I imagined the first time she ever threw a pot. I'm sure it was a disaster, or at least, a much less graceful event. What made her continue, what helped her to come back to the wheel, over and over and over again until she got it right? Until throwing a pot on a wheel became as much a part of her natural movements as reaching up to brush a strand of hair out of her eyes. Maybe she saw something in that first pot, a tiny glimmer of success and beauty that encouraged her. Maybe she knew she had it in her. Maybe she was mature and disciplined and understood that she wouldn't always be all thumbs, that one day she would handle clay like a dancer handles gravity. Maybe she just loved the clay and didn't want to stop digging her hands in it.
It reminded me of when I am cooking, and that feeling of effortless effort, when I'm probably applying knowledge and energy and intention, but still, it doesn't feel like I'm trying. I'm just doing, just cooking. It's that feeling of knowing the next thing that needs to be happen (more salt, higher heat, a splash of vinegar) in the half second just before it needs to happen. It's not written anywhere, it just arrives and my body is moving before the thought completes forming. Sometimes even before.
This ability comes to me, like perhaps it does for the potter, after years and years of cooking. In my case, almost 30 years, maybe even more. Sure, I've read uncountable cookbooks and cooking articles, tasted dozens of inspiring meals. I've attended classes, taught classes even. I've watched cooking shows and videos, and have had long discussions with fellow cooking geeks about ingredients, techniques, innovation. All this has bought me invaluable knowledge and understanding. But nothing, nothing has taught me about cooking better than actually cooking. Nothing can replace the physicality of actually cooking, of doing cooking, of being cooking.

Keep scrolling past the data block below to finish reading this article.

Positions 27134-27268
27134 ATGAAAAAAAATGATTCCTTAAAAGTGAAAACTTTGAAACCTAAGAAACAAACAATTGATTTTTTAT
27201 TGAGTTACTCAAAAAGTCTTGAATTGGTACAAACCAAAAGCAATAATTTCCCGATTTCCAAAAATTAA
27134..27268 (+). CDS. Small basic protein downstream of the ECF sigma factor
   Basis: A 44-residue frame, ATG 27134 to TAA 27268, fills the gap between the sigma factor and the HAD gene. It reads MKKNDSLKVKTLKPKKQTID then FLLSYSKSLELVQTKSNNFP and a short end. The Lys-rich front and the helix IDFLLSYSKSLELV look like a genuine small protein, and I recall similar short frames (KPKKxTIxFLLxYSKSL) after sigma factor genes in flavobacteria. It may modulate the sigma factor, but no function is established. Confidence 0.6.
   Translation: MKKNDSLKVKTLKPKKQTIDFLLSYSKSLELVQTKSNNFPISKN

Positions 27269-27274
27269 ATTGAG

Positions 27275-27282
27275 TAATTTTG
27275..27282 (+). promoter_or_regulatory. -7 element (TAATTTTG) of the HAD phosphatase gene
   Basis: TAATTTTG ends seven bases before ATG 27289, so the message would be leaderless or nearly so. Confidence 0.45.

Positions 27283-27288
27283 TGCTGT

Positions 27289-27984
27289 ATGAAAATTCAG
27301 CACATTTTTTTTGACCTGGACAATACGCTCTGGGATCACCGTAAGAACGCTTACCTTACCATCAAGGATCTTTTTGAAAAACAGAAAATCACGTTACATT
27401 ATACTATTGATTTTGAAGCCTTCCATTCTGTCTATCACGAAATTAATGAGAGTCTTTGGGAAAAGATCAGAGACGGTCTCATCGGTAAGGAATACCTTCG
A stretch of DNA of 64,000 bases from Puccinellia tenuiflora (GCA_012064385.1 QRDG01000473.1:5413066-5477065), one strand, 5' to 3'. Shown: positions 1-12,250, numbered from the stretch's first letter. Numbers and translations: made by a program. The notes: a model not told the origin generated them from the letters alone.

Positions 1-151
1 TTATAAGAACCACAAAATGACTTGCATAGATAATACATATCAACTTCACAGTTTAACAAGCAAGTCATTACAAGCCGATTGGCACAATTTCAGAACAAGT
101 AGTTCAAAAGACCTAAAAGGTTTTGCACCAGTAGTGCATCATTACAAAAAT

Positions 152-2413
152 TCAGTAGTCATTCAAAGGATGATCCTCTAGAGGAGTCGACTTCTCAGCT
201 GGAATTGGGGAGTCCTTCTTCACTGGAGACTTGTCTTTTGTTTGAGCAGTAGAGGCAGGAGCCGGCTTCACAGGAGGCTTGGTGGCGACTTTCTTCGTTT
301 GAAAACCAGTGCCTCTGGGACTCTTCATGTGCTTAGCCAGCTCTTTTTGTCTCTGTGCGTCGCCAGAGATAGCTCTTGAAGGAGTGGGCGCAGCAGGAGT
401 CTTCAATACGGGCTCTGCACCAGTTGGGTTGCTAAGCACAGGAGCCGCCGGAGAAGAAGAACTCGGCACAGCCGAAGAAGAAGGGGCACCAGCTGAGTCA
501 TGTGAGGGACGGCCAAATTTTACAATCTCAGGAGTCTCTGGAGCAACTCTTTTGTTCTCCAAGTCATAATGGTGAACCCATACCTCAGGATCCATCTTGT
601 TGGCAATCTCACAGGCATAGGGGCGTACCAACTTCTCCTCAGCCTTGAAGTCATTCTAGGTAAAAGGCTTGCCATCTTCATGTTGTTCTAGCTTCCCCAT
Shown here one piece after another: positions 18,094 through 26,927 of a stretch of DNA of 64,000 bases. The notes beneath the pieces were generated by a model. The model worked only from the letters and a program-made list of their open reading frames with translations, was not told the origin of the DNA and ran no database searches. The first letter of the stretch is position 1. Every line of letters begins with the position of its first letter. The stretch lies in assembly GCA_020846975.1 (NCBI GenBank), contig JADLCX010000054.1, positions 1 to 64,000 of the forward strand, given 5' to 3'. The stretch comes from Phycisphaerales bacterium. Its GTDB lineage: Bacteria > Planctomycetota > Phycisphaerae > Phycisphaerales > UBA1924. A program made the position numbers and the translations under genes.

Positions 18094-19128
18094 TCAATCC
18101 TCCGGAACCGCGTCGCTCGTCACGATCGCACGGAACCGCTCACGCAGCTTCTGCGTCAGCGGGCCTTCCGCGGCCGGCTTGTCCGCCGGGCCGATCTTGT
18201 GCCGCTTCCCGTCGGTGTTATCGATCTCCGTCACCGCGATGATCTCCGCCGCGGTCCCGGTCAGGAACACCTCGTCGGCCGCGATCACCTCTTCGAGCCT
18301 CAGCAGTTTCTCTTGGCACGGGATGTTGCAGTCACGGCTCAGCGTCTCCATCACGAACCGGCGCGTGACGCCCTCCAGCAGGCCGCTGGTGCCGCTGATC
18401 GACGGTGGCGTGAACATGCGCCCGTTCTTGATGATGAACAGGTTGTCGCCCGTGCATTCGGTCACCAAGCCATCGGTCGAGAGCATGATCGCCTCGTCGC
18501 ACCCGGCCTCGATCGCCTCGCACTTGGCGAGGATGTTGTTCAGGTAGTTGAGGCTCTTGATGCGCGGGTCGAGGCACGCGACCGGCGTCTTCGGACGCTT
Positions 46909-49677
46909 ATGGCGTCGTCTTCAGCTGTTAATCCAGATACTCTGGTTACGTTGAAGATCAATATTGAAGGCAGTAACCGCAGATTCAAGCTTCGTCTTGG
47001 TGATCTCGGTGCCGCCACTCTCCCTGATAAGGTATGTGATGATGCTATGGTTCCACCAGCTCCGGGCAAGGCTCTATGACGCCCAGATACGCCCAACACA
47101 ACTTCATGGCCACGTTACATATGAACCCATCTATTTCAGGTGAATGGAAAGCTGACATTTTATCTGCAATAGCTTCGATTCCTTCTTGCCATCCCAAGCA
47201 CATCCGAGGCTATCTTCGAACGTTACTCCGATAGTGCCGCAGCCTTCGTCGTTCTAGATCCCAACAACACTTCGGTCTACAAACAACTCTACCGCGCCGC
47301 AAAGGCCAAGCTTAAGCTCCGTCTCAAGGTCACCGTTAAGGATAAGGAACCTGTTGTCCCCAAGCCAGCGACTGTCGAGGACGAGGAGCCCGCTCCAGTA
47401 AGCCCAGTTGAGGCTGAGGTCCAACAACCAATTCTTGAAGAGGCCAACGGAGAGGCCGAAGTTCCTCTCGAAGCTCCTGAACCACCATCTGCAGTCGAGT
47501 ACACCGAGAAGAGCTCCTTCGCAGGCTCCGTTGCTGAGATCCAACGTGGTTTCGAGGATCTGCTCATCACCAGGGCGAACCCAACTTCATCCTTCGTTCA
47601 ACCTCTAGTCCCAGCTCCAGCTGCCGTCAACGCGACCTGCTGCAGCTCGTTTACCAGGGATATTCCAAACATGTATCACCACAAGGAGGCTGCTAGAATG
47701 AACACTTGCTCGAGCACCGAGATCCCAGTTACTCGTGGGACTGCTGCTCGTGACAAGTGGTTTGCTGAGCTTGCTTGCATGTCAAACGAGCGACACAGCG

We can read a cake recipe and talk about making a cake and watch a video of someone making a cake, but none of those actions will actually produce a cake. It's only when we take down a bowl and pick up a spoon and start measuring flour that the cake begins to exist. Just as life teaches us how to live at that moment when we are actually, completely, totally engaged in living. In the end, it's all in the doing.
So please, just go ahead and do it. Over and over and over again.
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(Image: Dana Velden)